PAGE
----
Game Development Reference
Figure 15.4 The accelerometer
values for the iPhone when it
is fully upright and facing you.
to 1. This shows that the force of gravity is traveling straight down
through the face of the device, as shown in Fig. 15.2 . It is important
to understand these orientation relationships, particularly x and y ,
as they will make up the core input mechanism in the game we
are about to create.
The Game: Marble Runner
In the following game example, we will create an experience similar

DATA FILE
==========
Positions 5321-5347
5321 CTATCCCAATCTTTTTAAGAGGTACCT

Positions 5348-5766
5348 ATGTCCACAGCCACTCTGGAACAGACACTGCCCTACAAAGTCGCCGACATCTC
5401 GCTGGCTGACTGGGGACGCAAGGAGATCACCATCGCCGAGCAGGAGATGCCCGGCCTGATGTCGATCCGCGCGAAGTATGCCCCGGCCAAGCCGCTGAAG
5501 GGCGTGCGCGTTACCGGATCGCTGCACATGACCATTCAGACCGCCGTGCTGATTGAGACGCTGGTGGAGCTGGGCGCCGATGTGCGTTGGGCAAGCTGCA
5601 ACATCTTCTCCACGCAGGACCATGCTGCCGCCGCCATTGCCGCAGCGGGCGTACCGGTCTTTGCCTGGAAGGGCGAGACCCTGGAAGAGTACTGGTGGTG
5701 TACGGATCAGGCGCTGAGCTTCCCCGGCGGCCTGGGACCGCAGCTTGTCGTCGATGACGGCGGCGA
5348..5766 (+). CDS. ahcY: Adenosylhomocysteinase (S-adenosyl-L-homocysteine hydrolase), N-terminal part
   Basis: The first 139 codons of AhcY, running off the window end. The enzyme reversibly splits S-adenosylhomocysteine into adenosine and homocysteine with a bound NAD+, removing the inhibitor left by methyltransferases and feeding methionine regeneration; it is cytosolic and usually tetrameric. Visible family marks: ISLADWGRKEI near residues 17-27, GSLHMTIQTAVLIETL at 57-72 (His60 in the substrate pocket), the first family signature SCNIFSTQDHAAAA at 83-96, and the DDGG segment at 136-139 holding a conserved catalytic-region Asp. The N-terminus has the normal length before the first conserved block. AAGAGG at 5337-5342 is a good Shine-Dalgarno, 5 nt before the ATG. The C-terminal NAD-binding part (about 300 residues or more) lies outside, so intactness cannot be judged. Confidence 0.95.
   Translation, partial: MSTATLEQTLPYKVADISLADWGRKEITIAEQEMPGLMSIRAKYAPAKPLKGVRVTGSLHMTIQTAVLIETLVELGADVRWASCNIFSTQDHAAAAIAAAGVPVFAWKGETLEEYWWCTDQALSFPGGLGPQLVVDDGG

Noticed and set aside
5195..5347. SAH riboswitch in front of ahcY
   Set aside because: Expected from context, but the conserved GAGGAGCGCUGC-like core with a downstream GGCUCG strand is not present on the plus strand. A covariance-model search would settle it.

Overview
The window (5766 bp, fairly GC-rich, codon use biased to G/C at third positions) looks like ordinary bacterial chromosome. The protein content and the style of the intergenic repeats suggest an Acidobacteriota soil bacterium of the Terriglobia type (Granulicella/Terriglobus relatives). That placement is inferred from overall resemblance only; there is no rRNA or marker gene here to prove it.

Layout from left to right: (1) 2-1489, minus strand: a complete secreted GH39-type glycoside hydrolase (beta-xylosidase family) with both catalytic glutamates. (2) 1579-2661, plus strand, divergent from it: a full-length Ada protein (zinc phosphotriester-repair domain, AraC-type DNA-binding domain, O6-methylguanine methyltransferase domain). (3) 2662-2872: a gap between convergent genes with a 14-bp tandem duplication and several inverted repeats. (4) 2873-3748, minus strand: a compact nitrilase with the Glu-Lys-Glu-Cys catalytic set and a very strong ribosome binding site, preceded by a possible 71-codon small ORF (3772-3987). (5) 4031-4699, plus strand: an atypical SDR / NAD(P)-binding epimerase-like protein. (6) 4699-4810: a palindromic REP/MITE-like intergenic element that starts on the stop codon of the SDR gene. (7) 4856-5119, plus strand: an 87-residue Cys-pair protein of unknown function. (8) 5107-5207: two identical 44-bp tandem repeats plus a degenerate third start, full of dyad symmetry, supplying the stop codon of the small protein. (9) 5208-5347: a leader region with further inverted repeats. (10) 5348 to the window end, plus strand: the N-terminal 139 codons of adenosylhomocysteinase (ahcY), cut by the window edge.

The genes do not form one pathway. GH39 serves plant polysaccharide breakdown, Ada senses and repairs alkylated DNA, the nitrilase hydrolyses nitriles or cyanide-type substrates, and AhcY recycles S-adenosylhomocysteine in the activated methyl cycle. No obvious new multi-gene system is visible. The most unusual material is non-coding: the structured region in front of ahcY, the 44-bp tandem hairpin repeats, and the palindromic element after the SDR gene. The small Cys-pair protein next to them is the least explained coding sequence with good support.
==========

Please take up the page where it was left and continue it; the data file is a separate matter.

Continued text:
to the wooden marble labyrinths that have existed for many years.
Such a game is shown in Fig. 15.5 , where the player would turn
the two knobs to navigate the marble safely through the maze with-
out falling down a hole.
In our version, rather than having knobs that adjust
the angle of the game board, we will move the surface of
level of the game will require the player to navigate
more complicated mazes with more hazards. To make it
more interesting, we
ll also incorporate a timer element;
finish with time left and your score will be higher, run
out of time and you must replay the level.
In addition to the use of the accelerometer, this game
will require us to cover a number of concepts, including
Figure 15.5 A tabletop marble maze game—
the inspiration for an example of this chapter.
Simulated 3D effects